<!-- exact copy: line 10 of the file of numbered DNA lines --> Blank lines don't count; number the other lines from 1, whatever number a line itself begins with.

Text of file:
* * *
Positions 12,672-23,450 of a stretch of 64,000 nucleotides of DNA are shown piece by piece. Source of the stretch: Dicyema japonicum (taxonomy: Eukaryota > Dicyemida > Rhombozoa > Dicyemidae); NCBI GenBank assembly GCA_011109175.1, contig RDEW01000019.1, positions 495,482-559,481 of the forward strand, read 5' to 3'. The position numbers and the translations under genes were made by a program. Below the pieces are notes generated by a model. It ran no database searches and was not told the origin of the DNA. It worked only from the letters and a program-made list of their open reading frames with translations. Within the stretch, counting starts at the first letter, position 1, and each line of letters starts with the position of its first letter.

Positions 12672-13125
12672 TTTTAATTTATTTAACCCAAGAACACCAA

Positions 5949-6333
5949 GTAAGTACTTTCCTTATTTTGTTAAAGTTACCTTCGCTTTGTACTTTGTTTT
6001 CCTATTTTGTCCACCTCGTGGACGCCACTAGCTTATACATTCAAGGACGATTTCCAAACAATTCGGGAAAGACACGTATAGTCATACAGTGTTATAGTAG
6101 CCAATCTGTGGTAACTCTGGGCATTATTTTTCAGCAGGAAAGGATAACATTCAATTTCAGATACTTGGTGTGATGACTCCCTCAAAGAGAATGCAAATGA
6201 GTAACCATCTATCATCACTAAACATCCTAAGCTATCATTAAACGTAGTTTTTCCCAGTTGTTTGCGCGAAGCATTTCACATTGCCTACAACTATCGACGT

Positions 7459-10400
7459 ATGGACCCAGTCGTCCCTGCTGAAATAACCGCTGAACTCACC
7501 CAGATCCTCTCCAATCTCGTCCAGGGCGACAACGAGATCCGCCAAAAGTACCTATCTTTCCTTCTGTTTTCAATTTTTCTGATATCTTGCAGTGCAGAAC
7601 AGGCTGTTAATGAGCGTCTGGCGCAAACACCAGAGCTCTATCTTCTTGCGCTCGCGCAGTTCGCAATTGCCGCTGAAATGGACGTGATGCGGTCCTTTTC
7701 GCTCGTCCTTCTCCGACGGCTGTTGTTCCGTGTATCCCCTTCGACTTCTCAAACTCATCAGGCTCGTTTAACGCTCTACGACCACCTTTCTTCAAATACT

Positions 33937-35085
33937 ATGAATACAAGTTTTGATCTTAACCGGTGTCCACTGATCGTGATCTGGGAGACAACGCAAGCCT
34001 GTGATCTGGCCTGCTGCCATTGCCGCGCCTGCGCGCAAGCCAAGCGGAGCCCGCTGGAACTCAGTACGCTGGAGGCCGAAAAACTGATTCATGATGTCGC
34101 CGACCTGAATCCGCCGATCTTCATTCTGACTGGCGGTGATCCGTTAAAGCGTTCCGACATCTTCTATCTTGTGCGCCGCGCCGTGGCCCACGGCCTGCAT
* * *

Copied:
7459 ATGGACCCAGTCGTCCCTGCTGAAATAACCGCTGAACTCACC